JEFF DAVID VAN DERAA, Complainant
ASTEN JOHNSON, Respondent
An administrative law judge (ALJ) for the Equal Rights Division of the Department of Workforce Development issued a decision in this matter. A timely petition for review was filed.
The commission has considered the petition and the positions of the parties, and it has reviewed the evidence submitted to the ALJ. Based on its review, the commission agrees with the decision of the ALJ, and it adopts the findings and conclusion in that decision as its own.
The decision of the administrative law judge (copy attached) is affirmed.
Dated and mailed June 30, 2005
vandeje . rsd : 115 : 9
/s/ James T. Flynn, Chairman
/s/ David B. Falstad, Commissioner
/s/ Robert Glaser, Commissioner
The complainant represents that he first learned in December of 2004 from OSHA that the respondent "had an overexposure record of a hazardous chemical" which had not previously been disclosed to him.
The complainant filed this charge on December 17, 2004, alleging that he had been retaliated against for engaging in activities protected by WERKL when he was disciplined and then discharged by the respondent on June 16, 2003.
Pursuant to Wis. Stat. § 111.322(2m), as relevant here, it is an act of employment discrimination to discharge or otherwise discriminate against any individual because he files a complaint or attempts to enforce any right under WERKL. Presumably, the 300-day filing requirement stated in Wis. Stat. § 111.39(1) would apply to charges filed pursuant to this provision.
The final act of retaliation alleged by the complainant was his discharge on June 16, 2003. This was clearly more than 300 days prior to the date he filed the charge of retaliation at issue here, i.e., December 17, 2004.
Although the 300-day filing period is subject to equitable tolling, (1) the complainant has failed to offer any persuasive reason which would justify doing so here.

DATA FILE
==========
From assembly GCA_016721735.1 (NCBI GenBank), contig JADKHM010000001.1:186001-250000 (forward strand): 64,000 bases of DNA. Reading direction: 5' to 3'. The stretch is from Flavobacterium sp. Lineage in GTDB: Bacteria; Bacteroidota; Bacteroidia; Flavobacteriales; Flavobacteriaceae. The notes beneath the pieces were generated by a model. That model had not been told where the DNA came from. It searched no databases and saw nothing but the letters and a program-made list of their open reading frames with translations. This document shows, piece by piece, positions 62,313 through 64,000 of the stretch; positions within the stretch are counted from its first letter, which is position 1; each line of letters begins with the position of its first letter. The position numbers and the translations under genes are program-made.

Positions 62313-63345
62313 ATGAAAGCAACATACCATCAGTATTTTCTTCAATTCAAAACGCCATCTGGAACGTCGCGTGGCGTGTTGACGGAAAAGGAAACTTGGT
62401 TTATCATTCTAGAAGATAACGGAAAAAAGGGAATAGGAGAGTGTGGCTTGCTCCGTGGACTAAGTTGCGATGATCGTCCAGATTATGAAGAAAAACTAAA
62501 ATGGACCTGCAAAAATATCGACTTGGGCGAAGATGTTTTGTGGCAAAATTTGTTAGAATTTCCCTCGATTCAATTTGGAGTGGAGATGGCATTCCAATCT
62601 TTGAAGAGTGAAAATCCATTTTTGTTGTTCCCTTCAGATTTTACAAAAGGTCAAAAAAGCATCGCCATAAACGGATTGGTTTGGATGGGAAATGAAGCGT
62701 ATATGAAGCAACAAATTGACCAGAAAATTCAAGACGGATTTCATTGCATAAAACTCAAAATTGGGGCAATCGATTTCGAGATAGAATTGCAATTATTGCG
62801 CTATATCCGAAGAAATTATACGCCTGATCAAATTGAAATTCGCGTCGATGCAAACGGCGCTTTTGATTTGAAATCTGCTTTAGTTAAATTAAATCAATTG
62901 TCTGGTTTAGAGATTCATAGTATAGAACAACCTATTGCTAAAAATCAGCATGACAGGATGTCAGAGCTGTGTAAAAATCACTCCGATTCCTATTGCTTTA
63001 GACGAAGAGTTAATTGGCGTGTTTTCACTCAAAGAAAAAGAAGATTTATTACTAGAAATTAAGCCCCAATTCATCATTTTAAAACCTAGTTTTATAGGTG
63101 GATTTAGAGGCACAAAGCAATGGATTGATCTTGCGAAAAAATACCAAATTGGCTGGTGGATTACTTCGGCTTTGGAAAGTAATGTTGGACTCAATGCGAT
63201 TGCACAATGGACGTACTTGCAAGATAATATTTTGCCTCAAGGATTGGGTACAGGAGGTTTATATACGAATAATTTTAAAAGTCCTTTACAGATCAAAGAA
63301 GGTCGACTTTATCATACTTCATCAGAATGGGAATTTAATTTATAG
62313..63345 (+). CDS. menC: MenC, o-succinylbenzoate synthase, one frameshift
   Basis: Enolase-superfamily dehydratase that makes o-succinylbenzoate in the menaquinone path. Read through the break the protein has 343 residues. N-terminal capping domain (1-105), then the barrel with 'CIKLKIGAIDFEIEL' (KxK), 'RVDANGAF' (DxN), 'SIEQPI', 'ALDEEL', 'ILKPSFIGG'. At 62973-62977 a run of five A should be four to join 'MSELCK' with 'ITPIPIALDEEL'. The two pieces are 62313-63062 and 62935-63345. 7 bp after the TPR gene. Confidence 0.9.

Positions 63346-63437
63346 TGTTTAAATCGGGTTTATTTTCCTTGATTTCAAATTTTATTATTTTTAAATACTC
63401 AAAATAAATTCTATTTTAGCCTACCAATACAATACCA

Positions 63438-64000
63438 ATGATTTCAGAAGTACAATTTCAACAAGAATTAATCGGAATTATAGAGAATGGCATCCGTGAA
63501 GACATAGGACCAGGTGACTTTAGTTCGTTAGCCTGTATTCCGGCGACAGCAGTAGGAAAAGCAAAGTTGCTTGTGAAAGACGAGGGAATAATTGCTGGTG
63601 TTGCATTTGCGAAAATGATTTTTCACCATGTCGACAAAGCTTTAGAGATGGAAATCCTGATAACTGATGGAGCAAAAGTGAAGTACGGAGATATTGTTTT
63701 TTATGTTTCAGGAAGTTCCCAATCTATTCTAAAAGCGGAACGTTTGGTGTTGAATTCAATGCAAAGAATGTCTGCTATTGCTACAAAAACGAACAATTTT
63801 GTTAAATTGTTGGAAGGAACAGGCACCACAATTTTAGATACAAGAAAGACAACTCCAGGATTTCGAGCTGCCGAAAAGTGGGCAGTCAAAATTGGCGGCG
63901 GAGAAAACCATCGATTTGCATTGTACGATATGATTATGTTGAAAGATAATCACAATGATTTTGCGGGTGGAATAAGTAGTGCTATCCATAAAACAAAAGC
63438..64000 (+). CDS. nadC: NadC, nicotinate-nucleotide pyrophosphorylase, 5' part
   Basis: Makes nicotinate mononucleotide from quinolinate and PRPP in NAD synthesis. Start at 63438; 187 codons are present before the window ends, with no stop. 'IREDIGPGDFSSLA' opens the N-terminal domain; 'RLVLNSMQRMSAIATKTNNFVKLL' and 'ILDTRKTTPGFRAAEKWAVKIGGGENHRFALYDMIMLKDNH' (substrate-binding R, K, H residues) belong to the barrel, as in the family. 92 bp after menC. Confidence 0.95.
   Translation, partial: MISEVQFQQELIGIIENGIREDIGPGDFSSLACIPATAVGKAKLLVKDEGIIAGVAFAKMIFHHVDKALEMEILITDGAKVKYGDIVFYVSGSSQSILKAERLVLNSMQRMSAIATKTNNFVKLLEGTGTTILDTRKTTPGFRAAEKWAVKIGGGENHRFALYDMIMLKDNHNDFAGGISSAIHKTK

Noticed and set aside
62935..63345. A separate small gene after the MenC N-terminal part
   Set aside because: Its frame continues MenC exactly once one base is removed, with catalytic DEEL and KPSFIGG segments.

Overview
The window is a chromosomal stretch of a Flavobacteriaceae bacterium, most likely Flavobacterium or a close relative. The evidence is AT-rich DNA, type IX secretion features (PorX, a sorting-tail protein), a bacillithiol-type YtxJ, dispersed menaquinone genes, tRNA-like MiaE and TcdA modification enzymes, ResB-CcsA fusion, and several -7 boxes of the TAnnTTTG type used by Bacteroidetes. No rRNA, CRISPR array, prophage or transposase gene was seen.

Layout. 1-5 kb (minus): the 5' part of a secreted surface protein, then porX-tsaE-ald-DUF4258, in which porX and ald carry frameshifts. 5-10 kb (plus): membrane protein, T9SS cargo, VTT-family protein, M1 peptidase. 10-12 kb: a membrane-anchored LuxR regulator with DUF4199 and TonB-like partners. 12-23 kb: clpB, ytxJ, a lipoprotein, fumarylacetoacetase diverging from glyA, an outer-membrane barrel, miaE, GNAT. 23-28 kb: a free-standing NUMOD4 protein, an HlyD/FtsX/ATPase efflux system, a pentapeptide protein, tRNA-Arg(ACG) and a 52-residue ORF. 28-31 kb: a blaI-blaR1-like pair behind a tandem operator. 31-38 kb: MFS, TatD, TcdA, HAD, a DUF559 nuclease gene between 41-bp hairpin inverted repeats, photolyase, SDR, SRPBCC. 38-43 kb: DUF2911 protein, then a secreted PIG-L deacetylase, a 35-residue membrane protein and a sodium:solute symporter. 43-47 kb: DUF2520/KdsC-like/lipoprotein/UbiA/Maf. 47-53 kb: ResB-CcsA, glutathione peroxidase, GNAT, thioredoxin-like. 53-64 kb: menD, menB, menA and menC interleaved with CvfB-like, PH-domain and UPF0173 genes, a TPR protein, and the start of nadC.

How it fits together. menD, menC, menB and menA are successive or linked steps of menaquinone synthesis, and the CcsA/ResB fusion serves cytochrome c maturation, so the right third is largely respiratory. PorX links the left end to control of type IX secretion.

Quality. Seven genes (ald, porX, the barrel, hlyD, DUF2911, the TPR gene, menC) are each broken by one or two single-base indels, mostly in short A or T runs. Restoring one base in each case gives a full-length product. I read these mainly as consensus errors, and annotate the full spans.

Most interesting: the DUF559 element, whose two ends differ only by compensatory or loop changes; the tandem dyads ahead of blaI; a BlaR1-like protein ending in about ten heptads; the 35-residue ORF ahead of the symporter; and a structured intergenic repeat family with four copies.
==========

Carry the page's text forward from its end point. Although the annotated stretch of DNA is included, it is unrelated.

The complainant asserts that he was unaware until November of 2004 of his right to file a charge of retaliation based upon his exercise of rights under WERKL. However, ignorance of the law does not toll the statutory filing period. Gruhle v. Random Lake School District, ERD Case No. 199702881 (LIRC June 19, 1998); Jackson v. Aurora Health Care, ERD Case No. CR200400680 (LIRC Aug. 24, 2004).
The complainant also appears to be arguing that he did not believe that the respondent had acted improperly until he received notice in December of 2004 that the respondent "had an overexposure record of a hazardous chemical."
First of all, the statute of limitations in an equal rights case begins to run when the complainant receives actual or constructive notice of the allegedly discriminatory adverse employment action, not when the complainant forms a belief that he was discriminated against when this action was taken. See, Hilmes v. DILHR, 147 Wis.2d 48, 433 N.W.2d 251 (Ct. App. 1988) (discrimination occurs when the employer acts and the employee knows about it); Maynard v. Cummins, ERD Case No. CR200204705 (LIRC Jan. 28, 2004). The complainant received notice of his termination on or before June 16, 2003, and the limitations period would begin to run on that date as a result.
Moreover, the belief that the complainant asserts he first formed in December of 2004 is apparently not the belief that he had been retaliated against when he was disciplined and discharged by the respondent, the only basis for invoking the jurisdiction of the ERD and the commission here, but instead the belief that the respondent had violated WERKL by withholding from him information as to the nature and level of substances to which he had been exposed.
cc: Attorney Gregory B. Gill, Sr.
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(1)( Back ) See, Milwaukee Co. v. LIRC and Nancy Williams, 113 Wis. 2d 199, 335, N.W.2d 412 (Ct. App. 1983); Mittelsteadt v. AJ Air Express (LIRC Jan. 16, 1998).